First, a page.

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Eli Gutierrez Christian Scriptures 1

04/08/2019 – Alter outlines Dr. Lai Ling Ngan


Chapter 7 – Composite Artistry
Outline:
I- Introduction: limitations and advantages for modern readers of the Bible.
a. The biblical text is multiple and fragmentary.
b. The nature of the material is elaborately layered.
c. The editorial combination of different literary sources.
d. The final stage in the process of artistic creation.
II- Numbers 16: a crux example.
a. Internal contradictions point to two different stories.
b. Purposefully arranged together:
i. Careful aesthetic and thematic arrangement.
ii. We can guess, but we do not know the motives of the writers.
III- Genesis 42: duplication and contradiction.
a. The writer maintains two different stories.
i. Even contradictions.
ii. The moral-psychological axis.
iii. The theological-historical axis.
IV- Genesis 1-2: two different stories of creation.
a. Two parallel accounts in dynamic and complementary sequence.
i. Differences and contradictions.
V- 1 Samuel 16-17: two introductory stories to David.
a. Differences and contradictions.
b. The effectiveness of composite narrative as a purposeful technique.
c. Two different introductions presenting two different aspects.

Reflections:
This chapter was exactly the reading I was waiting for. As I have been reading about the
“documentary hypothesis” I kept wondering how to use a literary approach to the Bible together
with the Bible criticism. For me, it was like two completely different things. On the one side,
Alter was teaching me to see the biblical narratives as a purposefully and artistically arranged
unit. And on the other hand, I was studying the methods of biblical criticism learning how to see
the biblical narratives as a compound of different sources put together almost randomly. Perhaps,
my perception was not perfectly accurate, but I really was struggling to understand how to make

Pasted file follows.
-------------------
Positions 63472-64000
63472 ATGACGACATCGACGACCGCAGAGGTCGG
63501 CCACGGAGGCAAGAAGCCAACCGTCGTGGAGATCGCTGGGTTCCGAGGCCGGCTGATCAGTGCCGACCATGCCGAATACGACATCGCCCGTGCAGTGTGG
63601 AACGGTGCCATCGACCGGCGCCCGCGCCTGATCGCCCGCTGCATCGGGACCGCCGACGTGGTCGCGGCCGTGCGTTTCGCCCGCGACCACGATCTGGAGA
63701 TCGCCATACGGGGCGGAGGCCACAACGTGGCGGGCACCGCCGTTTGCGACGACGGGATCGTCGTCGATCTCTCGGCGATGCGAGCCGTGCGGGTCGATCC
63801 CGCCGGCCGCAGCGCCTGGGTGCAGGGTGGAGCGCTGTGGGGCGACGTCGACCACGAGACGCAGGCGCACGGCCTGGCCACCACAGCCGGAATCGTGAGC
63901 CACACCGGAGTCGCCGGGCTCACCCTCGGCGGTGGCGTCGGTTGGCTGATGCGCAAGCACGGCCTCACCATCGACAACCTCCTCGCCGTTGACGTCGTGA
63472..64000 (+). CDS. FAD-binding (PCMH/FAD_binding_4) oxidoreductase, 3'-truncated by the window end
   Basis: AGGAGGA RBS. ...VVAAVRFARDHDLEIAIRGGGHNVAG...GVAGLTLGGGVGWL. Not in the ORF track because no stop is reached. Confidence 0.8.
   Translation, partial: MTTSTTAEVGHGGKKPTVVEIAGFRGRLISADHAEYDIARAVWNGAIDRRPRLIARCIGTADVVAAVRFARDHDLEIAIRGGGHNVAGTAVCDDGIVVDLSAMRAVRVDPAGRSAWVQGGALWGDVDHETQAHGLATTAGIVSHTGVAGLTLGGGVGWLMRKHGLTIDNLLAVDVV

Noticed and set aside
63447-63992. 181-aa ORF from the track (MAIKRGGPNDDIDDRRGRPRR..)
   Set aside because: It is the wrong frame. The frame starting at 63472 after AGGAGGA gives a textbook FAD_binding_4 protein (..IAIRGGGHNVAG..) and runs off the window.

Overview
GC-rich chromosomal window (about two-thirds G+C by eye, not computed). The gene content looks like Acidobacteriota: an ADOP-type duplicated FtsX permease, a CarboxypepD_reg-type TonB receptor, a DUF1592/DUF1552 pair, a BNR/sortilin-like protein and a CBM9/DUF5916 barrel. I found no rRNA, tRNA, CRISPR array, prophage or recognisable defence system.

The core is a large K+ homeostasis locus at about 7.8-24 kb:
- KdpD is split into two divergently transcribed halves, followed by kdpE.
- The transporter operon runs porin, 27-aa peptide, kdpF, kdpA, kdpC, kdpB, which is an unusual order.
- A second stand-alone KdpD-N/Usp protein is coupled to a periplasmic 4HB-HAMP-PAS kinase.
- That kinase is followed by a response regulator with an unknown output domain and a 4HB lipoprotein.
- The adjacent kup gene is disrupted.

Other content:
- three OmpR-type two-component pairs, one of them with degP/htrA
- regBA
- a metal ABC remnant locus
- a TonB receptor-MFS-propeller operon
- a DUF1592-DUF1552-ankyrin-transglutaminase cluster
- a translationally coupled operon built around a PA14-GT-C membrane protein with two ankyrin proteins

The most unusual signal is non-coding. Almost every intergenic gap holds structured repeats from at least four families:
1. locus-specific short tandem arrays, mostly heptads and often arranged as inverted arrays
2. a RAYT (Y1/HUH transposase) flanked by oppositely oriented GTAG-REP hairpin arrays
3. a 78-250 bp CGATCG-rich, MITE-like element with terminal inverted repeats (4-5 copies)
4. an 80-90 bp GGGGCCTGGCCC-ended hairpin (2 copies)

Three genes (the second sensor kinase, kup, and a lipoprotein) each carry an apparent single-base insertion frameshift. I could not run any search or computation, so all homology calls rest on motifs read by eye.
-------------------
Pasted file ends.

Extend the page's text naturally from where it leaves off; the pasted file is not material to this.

sense of the two different ways to understand what the Bible is. Fortunately, the class with Dr.
Ngan has been extremely helpful to understand it. Her notes in my papers and her comments in
the class have been useful to solve that question. And now, this chapter in Alter’s book also shed
light to that question. The fact that the biblical writers drew from different sources does not mean
that the Bible is a randomly arranged compound of unrelated or contradictory stories. No, even
the different and contradictory accounts of one character or event were arranged in a purposeful
and artistic way. Sometimes we cannot know the exact motives for a priestly writer to maintain
duplications, inconsistencies, tensions or contradictions, but we can see how the story was
written with aesthetic and thematic elements. One of the insights that was really helpful for me
was that the biblical redactors might have certain notions of unity rather different from our own.
If they keep contradictions in one same story is not because they did not notice it. They should
be aware of the problem; however, they decided to keep both sources for some reason.
Sometimes we can know it, sometimes not. The study of the composite nature of the Bible
Eli Gutierrez Christian Scriptures 1
04/08/2019 – Alter outlines Dr. Lai Ling Ngan
answers more the question of “how did we get the Bible?” or “what is the Bible?” rather than
questions of meaning and purpose. A literary approach to the Bible can answer questions as
“why does the Bible say that? or “what does it mean?”.
Eli Gutierrez Christian Scriptures 1
04/08/2019 – Alter outlines Dr. Lai Ling Ngan
Chapter 8 – Narration and Knowledge
Outline:
I- Theology as a motivation for biblical writers through prose fiction.
a. Theology through prose fiction and the pleasure of invention.
b. Fiction is a form of play that implies a particular mode of knowledge.
c. It possesses a particular repertoire of techniques to tell a story.
II- Prose fiction and the particular kind of knowledge it makes possible.
a. Biblical writers were impelled to create prose fiction.
b. Omniscient narrator: divest himself from a personal history.
c. Contrast between human limited knowledge and God’s all-encompassing
knowledge.
d. The omniscient narrator does not share completely his knowledge.
III- Genesis 42: the complex interplay of narrative means.
a. Biblical narrative techniques:
i. Dialogue: characters, relations, and motives.
ii. Letiwort: repetition and thematic words.
iii. Reticence: the narrator not sharing all the knowledge.
iv. Verbatim repetitions: especially in dialogue, with slight but significant
differences.
v. Motifs: thematic ideas, type-scenes.
b. Representational purpose in using the techniques of biblical narrative.
i. The biblical writers seek to know through their art.
ii. To be human with a divided consciousness.
c. Fiction as an instrument of fine insight into the abiding perplexities of man’s